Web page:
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HomeBreaking NewsUS ORDERS RWANDA: Stop Supporting M23 Rebels In East Congo

US ORDERS RWANDA: Stop Supporting M23 Rebels In East Congo

The US Department of State spokesperson Ned Price has ordered Rwanda to stop supporting the M23 rebels causing havoc in east Congo and has denounced elements of the Congolese army collaborating with the invaders to inflict untold misery on the population.

Commenting on the United Nations Group of Experts report released on December 30, 2022, Price says the USA shares the concerns outlined in the report about the sharp increase in violence and the deterioration in the security and humanitarian situation in eastern Democratic Republic of the Congo (DRC).

“We urge Great Lakes leaders and armed actors to expedite implementation of multiple commitments to end the conflict, especially those agreed at the November 23 Luanda Mini-Summit on Peace and Security. We expect the UN-sanctioned March 23 Movement (M23) to withdraw to the locations specified in the November 23 Luanda communique, and we call for all armed groups, including M23, to cease all hostilities, lay down their weapons, and join the East African Community-led Nairobi Process consultations between the DRC government and armed groups,” Price states.

The official notes that the report has highlighted clear evidence of Rwandan support to M23 and credible reports of grave human rights abuses by M23.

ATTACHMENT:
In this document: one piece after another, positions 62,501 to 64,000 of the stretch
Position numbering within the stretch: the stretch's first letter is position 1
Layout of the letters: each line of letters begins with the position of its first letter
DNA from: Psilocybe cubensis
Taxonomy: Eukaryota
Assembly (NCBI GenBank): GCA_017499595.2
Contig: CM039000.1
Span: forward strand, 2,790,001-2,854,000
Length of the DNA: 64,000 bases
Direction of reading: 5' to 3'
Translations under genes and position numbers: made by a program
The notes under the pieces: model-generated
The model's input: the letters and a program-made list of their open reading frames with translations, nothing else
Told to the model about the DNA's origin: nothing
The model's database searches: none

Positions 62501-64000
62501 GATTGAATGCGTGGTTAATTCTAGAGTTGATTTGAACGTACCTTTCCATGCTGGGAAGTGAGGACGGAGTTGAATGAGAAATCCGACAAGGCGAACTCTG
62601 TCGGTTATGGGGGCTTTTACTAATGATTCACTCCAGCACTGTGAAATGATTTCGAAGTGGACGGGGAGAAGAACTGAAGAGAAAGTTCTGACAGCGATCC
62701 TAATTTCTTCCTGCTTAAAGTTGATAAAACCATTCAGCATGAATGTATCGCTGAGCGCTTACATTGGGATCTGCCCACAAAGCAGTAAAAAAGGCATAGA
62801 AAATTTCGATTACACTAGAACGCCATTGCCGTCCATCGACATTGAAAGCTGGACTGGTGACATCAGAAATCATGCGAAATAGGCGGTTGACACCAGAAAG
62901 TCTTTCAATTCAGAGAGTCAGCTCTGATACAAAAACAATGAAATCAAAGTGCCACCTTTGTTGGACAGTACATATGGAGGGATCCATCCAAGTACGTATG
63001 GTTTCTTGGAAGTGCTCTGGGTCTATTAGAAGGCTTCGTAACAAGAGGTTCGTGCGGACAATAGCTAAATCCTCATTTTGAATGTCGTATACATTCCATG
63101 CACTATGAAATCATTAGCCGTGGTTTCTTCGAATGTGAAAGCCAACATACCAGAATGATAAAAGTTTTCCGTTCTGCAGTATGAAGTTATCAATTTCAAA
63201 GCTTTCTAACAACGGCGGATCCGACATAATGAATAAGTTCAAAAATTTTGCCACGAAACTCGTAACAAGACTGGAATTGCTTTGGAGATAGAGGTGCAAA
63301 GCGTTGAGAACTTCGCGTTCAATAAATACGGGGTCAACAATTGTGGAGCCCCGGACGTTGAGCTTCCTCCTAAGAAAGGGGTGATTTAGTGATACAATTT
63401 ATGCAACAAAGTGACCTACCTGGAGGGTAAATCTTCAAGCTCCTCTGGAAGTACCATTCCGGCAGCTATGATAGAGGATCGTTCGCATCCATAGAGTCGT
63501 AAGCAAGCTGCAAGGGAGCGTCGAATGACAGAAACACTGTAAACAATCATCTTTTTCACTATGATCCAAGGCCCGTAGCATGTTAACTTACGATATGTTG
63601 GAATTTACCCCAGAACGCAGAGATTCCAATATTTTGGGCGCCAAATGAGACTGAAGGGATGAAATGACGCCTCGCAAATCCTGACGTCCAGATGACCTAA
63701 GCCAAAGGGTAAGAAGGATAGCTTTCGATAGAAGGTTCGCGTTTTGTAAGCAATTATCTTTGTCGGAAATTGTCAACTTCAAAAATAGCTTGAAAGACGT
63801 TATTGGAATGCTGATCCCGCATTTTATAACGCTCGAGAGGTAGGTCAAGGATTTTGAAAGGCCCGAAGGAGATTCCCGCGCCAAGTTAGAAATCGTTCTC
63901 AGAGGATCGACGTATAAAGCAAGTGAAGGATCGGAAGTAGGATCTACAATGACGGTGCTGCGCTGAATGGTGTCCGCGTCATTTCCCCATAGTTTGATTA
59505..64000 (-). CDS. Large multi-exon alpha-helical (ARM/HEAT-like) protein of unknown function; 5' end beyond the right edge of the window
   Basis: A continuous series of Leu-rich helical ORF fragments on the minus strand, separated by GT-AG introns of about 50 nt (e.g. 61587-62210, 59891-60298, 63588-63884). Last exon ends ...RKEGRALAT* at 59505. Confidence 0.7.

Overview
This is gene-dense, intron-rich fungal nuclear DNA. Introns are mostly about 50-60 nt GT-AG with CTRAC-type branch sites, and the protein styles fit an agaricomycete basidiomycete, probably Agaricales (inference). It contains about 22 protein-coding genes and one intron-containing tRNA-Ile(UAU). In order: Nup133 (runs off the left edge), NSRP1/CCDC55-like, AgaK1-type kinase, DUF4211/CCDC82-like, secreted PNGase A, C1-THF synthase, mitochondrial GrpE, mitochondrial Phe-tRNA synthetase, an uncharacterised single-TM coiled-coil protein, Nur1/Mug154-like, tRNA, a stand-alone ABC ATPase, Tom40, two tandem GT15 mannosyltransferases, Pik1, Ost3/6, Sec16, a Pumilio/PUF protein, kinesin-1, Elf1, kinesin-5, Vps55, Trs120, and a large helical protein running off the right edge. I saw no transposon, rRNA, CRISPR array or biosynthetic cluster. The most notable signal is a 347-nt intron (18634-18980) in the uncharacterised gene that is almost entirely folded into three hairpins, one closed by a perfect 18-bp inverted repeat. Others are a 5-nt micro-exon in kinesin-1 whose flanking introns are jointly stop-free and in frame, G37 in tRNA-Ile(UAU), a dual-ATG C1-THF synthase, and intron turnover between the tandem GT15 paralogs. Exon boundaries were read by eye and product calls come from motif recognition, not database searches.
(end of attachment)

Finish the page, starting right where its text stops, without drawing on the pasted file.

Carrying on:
“We reiterate our call for Rwanda to cease all support to M23 and withdraw its troops from eastern DRC. Likewise, we denounce the collaboration between elements of the Congolese armed forces (FARDC) and armed groups, including FDLR, as outlined in the report,” the official adds.

The USA is also disturbed by attacks by multiple armed groups against UN peacekeepers as well as the reported acts of torture, rape, and attacks against civilians by multiple armed actors which contributed to massive displacement during the reporting period.

Price says there was also a rise in hate speech against Rwandese nationals in the Democratic Republic of Congo.

“Our concern about the worrying escalation of xenophobia and hate speech inciting violence against the Rwandophone community in the DRC which was highlighted in the report. We urge DRC officials to continue speaking out to condemn such discourse and to hold accountable those who employ violence,” the official adds.

Price is confident all parties will respect the report’s recommendations and commended the African-led diplomatic efforts, including the Nairobi and Luanda processes, to promote peace.

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